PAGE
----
SAN BENITO, Texas (ValleyCentral) — Fall is officially here and pumpkins are stocked up in grocery stores, but this season was difficult for farmers in the Rio Grande Valley.
The co-owner of Garcia Farms in San Benito, Melba Hernandez, said she was looking forward to hosting a pumpkin patch with their own grown pumpkins but had to make some changes to her initial plans.
“When we started seeing the spike in temperature, they were going to the hundreds, they were embarking on that temperature a lot, and then we would get rain, by the time it was 2 p.m. it was so hot our plants were already wilting, so this season we had to scrap the plans, let our dirt rest, and see if we could get them somewhere else,” said Hernandez.
Hernandez said her first thoughts were to contact local farmers to purchase pumpkins but learned that other farmers were not successful at growing this season either.
“We like to keep it within the farms that we have here locally, but since we contacted everybody, they all said, we didn’t grow pumpkins, we didn’t grow this season, so now we have to outsource it completely from here,” said Hernandez.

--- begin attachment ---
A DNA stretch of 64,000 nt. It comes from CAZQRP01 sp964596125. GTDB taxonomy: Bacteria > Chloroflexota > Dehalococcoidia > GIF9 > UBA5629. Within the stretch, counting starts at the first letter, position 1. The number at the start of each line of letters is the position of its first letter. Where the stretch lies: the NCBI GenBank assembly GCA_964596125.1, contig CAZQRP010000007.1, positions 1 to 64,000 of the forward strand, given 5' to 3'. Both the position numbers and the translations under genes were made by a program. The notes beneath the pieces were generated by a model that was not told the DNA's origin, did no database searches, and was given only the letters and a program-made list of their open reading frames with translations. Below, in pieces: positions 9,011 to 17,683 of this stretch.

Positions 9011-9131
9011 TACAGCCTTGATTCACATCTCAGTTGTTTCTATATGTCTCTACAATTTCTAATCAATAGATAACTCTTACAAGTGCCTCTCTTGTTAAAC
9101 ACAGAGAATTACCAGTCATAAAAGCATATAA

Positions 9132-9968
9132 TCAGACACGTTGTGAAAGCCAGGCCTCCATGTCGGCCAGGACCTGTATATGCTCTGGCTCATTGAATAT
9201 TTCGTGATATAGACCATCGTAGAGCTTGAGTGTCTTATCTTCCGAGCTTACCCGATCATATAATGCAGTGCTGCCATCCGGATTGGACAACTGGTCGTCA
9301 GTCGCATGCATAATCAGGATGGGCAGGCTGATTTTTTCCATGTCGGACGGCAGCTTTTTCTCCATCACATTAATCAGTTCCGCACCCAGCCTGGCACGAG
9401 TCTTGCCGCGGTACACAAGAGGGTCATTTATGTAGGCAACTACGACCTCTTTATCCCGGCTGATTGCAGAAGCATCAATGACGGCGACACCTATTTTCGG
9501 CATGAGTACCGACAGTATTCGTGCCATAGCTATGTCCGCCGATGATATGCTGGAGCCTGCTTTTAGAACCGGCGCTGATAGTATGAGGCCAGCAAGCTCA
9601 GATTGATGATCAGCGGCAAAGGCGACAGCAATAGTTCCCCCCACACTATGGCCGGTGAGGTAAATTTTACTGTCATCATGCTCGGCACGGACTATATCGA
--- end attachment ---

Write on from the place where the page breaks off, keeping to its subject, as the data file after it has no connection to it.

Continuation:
She explained the weather is just one of the issues that prevent growth.
“It’s really hard in Texas, only because the soil has to be a certain kind, we have to make sure the bugs don’t hit us as well and since we don’t really add any chemicals or herbicides or anything like that, it’s hard to keep them away,” said Hernandez.
She explained that last year was a better season, but still dealt with some issues. However, she was able to put together her pumpkin patch for everyone to enjoy.
Hernandez said the farm and pumpkin patch are a source of income, but despite the issues this season, she will keep positive and outsource pumpkins to move forward with a pumpkin patch next month.
She said the pumpkin patch is scheduled for Oct. 16. at 3 p.m.
For more information visit Garcia Farms and their pumpkin patch.